"What we're finding with the treatment programmes and the medication is that men can change, and they can take responsibility for managing their behaviour," she says.
Robert was convicted in 2008 of raping young girls over a number of years. He was given an indeterminate sentence. He says he knows what he did is very wrong and admits to being haunted by his crimes. Like David, he is taking anti-depressants.
He volunteered because he wanted to quash the sexual thoughts that were in his head 24 hours a day.
"It's hell," he said. "You can't really think about anything else."
When it is suggested that some would like to see people like him locked away for life, he argues the case for rehabilitation.
"We're human beings as well. Fair enough, we've made quite substantial mistakes in our lives. I think we deserve the chance to rehabilitate, just like any other prisoner."
But Peter Saunders, a victim of child sex abuse himself who now runs NAPAC, a charity providing support to adult survivors of child sex crimes, disagrees.
"Offences against children are unique, they're unlike any other crime.
"Somebody who destroys the innocence, who offends, hurts, violates a child, they have to accept they are putting their own human rights in jeopardy.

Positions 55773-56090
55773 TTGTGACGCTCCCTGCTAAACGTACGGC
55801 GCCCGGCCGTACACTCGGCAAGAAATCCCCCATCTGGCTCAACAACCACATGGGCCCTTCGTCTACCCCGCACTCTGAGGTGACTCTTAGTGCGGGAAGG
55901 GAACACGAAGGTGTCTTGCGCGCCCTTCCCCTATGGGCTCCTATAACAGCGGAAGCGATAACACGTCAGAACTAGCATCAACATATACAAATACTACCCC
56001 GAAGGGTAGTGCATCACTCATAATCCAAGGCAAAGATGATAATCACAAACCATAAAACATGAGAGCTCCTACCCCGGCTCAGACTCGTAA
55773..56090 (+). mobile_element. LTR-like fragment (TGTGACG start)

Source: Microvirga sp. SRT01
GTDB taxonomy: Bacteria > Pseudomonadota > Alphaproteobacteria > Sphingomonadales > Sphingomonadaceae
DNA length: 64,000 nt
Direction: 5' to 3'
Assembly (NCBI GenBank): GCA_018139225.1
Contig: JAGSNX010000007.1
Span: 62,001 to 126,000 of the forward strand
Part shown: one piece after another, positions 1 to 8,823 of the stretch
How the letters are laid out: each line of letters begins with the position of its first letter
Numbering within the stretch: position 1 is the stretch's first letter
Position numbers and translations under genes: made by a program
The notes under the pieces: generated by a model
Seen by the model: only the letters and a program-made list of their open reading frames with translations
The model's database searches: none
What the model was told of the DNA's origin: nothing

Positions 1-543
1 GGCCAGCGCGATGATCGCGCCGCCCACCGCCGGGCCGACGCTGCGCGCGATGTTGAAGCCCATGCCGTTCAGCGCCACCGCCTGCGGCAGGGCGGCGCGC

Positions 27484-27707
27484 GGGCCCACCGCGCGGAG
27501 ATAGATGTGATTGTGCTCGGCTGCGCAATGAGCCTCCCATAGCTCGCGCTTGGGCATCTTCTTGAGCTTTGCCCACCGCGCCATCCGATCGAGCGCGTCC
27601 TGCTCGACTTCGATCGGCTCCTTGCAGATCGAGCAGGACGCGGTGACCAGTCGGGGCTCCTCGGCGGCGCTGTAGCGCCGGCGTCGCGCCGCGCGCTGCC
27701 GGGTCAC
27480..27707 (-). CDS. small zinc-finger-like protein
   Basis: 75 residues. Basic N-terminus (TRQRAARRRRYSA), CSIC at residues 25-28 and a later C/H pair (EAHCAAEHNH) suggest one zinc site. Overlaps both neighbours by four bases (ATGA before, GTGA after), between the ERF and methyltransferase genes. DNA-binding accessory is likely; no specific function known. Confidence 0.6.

"Children only get one shot at childhood. That victim probably has to live with the consequences for the rest of their life."
Of course whilst inside prison, the anti-libidinal drugs pilot is taking place in a highly controlled environment. Ms Hocken concedes the temptations outside prison would be very different.
What about when a paedophile is seeing children again on a daily basis?
"We spend a lot of time practising how they will manage those sorts of situations, so when they do see children for the first time, perhaps, what their reactions will be, who they can seek out for support," Ms Hocken says.
A paedophile with "hundreds, possibly thousands" of victims, Mike was convicted of common assault.
He describes himself as a voyeur and is now taking anti-androgens to suppress the male sex hormone testosterone.
"I wish I'd done this programme years ago," he tells me.
As with the other two offenders, Mike talks about having been preoccupied with thoughts about sex.
"Since being on the meds, my behaviour has changed completely." His voice starts to break slightly.
"It is such a relief not to be thinking about sex all the time. Being able to speak to a woman. Being able to view the woman as a woman, as a human being, as a person, not a sexual object."
Mike says he has no problem with the idea of taking the anti-androgens for the rest of his life.
When asked about being back in the community and seeing lots of young women around he admits, though, to being concerned.
"In all honesty, it's frightening", he says.
"But hopefully by the time I'm viewed as safe enough to be released I will have a strong support, people I can turn to if I feel myself going down the old road again. I don't want to create any more victims."